Programming Language :: Python :: 3
    License :: OSI Approved :: MIT License
    Operating System :: OS Independent

[options]
package_dir =
    = src
packages = find:
python_requires = >=3.6

[options.packages.find]
where = src

There are a variety of metadata and options supported here. This is in configparser format; do not place quotes around values. This example package uses a relatively minimal set of metadata:

  • name is the distribution name of your package. This can be any name as long as it only contains letters, numbers, _ , and -. It also must not already be taken on pypi.org. Be sure to update this with your username, as this ensures you won’t try to upload a package with the same name as one which already exists.

  • version is the package version. See PEP 440 for more details on versions. You can use file: or attr: directives to read from a file or package attribute.

  • author and author_email are used to identify the author of the package.

  • description is a short, one-sentence summary of the package.

  • long_description is a detailed description of the package. This is shown on the package detail page on the Python Package Index. In this case, the long description is loaded from README.md (which is a common pattern) using the file: directive.

  • long_description_content_type tells the index what type of markup is used for the long description. In this case, it’s Markdown.

  • url is the URL for the homepage of the project. For many projects, this will just be a link to GitHub, GitLab, Bitbucket, or similar code hosting service.

  • project_urls lets you list any number of extra links to show on PyPI. Generally this could be to documentation, issue trackers, etc.

  • classifiers gives the index and pip some additional metadata about your package. In this case, the package is only compatible with Python 3, is licensed under the MIT license, and is OS-independent. You should always include at least which version(s) of Python your package works on, which license your package is available under, and which operating systems your package will work on. For a complete list of classifiers, see https://pypi.org/classifiers/.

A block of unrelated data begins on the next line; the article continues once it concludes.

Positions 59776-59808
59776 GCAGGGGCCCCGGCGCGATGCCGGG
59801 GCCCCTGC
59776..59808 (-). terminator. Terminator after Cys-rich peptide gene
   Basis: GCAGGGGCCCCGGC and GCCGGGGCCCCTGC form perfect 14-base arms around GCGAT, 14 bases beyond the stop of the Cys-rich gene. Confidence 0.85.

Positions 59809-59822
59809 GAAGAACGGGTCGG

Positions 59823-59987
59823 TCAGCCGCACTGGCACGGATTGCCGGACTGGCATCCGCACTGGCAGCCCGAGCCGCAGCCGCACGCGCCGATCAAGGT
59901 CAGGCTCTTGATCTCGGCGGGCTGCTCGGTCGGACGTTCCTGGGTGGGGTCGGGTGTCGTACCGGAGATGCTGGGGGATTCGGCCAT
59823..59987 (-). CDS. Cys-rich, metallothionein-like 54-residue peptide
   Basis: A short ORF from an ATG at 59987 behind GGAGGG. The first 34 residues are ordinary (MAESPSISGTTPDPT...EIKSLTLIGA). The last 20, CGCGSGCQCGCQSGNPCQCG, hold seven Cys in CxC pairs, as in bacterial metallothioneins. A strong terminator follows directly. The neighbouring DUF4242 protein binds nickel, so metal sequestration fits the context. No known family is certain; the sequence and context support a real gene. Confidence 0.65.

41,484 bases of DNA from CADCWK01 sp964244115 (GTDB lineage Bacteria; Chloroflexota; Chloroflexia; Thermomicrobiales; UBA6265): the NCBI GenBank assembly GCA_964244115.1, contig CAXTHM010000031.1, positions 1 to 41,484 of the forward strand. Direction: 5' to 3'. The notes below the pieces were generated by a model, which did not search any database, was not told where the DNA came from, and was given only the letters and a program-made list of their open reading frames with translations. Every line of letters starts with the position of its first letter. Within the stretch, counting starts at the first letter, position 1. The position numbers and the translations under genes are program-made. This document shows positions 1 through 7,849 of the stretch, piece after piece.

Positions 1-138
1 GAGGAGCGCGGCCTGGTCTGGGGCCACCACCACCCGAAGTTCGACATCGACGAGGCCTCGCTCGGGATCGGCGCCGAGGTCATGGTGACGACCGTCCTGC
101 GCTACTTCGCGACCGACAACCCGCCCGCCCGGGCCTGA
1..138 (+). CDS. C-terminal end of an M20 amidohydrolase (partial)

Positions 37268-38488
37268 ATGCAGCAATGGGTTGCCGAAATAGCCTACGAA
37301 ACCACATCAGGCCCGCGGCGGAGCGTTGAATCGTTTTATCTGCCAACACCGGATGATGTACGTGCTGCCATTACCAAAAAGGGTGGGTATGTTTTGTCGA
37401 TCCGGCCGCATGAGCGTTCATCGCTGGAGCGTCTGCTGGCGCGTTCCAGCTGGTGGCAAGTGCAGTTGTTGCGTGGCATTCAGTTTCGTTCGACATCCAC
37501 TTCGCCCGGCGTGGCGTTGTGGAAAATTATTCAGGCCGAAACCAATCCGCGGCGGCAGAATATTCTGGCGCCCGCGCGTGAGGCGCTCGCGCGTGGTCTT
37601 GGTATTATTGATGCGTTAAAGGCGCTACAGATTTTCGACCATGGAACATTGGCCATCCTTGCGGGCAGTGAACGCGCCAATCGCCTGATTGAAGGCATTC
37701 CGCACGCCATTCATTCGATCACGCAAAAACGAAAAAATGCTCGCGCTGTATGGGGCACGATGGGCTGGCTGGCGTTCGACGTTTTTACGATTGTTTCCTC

In the options category, we have controls for setuptools itself:

  • package_dir is a mapping of package names and directories. An empty package name represents the “root package” — the directory in the project that contains all Python source files for the package — so in this case the src directory is designated the root package.

  • packages is a list of all Python import packages that should be included in the distribution package. Instead of listing each package manually, we can use the find: directive to automatically discover all packages and subpackages and options.packages.find to specify the package_dir to use. In this case, the list of packages will be example_pkg as that’s the only package present.

  • python_requires gives the versions of Python supported by your project. Installers like pip will look back though older versions of packages until it finds one that has a matching Python version.

There are many more than the ones mentioned here. See Packaging and distributing projects for more details.

setup.py is the build script for setuptools. It tells setuptools about your package (such as the name and version) as well as which code files to include.

Open setup.py and enter the following content. Change the name to include your username; this ensures that you have a unique package name and that your package doesn’t conflict with packages uploaded by other people following this tutorial.

import setuptools

with open("README.md", "r", encoding="utf-8") as fh:
    long_description = fh.read()

setuptools.setup(
    name="example-pkg-YOUR-USERNAME-HERE",
    version="0.0.1",
    author="Example Author",
    author_email="author@example.com",
    description="A small example package",